Venezuela's bolivar currency has taken a precipitous drop in recent days, hitting a low of 402 bolivars to the dollar on the black market as of Friday afternoon.
The drop has alarmed Venezuelans already struggling with access to basic goods such as sugar or products such as condoms amid government measures and the lack of dollars in circulation under President Nicolás Maduro.
Below the headline "Hyperinflation!" the website DolarToday reported on May 22 that currency trading has skyrocketed against the dollar, dropping to 420. By comparison, at the start of this year, the exchange rate was 173 bolivars to the dollar.
Since Maduro's term began in 2013, the news agency AFP noted, the Venezuelan bolivar has dropped in value by 1,600 percent.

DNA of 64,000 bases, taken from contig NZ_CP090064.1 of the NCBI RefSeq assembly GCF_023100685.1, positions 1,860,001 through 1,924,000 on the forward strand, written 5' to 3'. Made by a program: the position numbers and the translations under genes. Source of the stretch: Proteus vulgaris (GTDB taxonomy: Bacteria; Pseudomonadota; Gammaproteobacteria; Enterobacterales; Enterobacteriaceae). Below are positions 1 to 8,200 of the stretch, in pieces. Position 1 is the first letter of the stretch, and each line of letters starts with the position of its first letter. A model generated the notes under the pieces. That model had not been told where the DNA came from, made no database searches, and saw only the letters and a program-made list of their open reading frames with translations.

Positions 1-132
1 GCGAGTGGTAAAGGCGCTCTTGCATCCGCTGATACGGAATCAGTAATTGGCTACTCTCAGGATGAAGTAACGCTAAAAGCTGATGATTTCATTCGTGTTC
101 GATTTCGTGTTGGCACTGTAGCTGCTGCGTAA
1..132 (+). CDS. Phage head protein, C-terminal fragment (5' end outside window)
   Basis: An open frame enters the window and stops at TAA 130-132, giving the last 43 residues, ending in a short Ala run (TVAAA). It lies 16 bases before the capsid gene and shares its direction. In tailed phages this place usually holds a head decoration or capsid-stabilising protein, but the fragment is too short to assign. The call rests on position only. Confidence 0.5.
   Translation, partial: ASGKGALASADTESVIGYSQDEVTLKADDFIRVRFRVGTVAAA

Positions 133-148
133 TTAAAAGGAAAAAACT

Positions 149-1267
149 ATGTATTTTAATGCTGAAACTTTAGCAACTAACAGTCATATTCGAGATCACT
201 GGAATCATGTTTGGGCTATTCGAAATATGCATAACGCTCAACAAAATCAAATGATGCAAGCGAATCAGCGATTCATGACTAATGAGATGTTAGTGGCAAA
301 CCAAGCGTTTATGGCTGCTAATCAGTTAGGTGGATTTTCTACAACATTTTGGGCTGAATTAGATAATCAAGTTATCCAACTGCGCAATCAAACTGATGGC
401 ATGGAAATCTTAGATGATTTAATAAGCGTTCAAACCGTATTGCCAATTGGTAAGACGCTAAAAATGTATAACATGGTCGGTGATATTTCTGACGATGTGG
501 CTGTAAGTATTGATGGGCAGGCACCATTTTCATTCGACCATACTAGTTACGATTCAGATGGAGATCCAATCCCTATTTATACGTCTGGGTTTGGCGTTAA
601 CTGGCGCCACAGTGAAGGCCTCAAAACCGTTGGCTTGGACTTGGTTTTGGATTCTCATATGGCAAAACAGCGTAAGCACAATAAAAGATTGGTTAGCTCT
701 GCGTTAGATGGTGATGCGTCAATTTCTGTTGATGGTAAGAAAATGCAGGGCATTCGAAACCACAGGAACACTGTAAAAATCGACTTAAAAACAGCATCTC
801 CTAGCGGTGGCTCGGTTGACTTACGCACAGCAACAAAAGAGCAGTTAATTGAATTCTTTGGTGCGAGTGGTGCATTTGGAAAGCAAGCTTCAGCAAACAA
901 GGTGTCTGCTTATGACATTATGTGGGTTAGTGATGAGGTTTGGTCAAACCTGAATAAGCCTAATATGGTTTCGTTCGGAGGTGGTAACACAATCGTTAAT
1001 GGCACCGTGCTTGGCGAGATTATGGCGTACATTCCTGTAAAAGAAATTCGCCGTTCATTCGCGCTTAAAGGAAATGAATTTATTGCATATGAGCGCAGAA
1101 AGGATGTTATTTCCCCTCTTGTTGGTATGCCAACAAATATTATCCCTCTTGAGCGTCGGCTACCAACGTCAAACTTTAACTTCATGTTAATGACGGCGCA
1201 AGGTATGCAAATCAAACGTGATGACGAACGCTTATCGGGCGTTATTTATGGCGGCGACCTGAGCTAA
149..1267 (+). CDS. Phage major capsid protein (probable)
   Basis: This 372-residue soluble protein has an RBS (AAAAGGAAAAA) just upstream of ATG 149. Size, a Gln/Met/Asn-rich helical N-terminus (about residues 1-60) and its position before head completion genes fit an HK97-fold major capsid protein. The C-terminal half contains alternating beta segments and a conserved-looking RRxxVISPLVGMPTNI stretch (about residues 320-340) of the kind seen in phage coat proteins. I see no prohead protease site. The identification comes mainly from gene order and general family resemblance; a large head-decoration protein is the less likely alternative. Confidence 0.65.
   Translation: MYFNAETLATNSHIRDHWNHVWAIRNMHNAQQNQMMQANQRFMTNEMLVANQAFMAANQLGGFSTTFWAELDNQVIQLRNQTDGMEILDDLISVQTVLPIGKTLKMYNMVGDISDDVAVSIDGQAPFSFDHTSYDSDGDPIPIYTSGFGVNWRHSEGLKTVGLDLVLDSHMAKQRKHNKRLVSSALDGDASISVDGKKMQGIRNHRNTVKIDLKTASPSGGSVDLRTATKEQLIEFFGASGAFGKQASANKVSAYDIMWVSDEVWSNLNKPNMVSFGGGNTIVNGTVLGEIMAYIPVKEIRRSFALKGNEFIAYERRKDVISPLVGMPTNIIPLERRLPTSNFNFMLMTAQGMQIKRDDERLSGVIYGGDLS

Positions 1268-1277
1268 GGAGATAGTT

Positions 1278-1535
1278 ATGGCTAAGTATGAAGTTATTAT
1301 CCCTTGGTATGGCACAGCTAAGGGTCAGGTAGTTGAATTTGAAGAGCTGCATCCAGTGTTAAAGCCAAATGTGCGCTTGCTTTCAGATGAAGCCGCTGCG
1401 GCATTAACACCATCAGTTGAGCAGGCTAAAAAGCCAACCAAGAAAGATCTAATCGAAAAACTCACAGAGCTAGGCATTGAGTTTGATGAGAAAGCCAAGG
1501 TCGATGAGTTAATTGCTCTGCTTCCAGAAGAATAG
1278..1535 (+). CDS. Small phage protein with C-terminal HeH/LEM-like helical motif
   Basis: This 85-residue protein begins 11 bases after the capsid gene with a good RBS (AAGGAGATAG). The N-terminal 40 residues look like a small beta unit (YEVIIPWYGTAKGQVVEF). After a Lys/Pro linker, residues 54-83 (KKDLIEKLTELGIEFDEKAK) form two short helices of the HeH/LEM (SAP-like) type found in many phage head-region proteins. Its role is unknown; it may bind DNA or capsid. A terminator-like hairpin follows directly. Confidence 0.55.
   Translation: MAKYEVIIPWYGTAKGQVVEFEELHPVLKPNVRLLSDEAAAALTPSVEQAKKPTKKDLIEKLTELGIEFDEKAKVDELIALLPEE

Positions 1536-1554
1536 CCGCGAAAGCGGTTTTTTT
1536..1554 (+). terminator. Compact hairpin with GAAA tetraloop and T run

Venezuela's official exchange rate is set up as complicated three-tier system with rates that vary vastly depending on what Venezuelans plan to purchase. Trading currency using one of the three official rates — the lowest of which is currently fixed at 6.3 bolivars per dollar — is subject to government approval, and often not an option for the average citizen who is left with no other option than the exorbitant black market rate.
DolarToday is just one of dozens of sites that the Venezuelan government is aiming to block in the country, claiming that it influences citizens' spending behavior.
"In Venezuela there hasn't been, nor will there be, a dollarization," Maduro said on Tuesday. "Our currency is and always will be the bolivar."
The fall, though, has prompted frenzied unloading of bolivars, as Venezuelans have rushed to buy dollars as the safest way to insulate their money from the currency's rapid depreciation.
Further exacerbating Venezuela's economic struggles, on May 22, the nation's foreign reserves also fell to their lowest point in 12 years.
VICE News reporter Alicia Hernández contributed to this report. Follow @VICENews on Twitter for continuing coverage on Venezuela.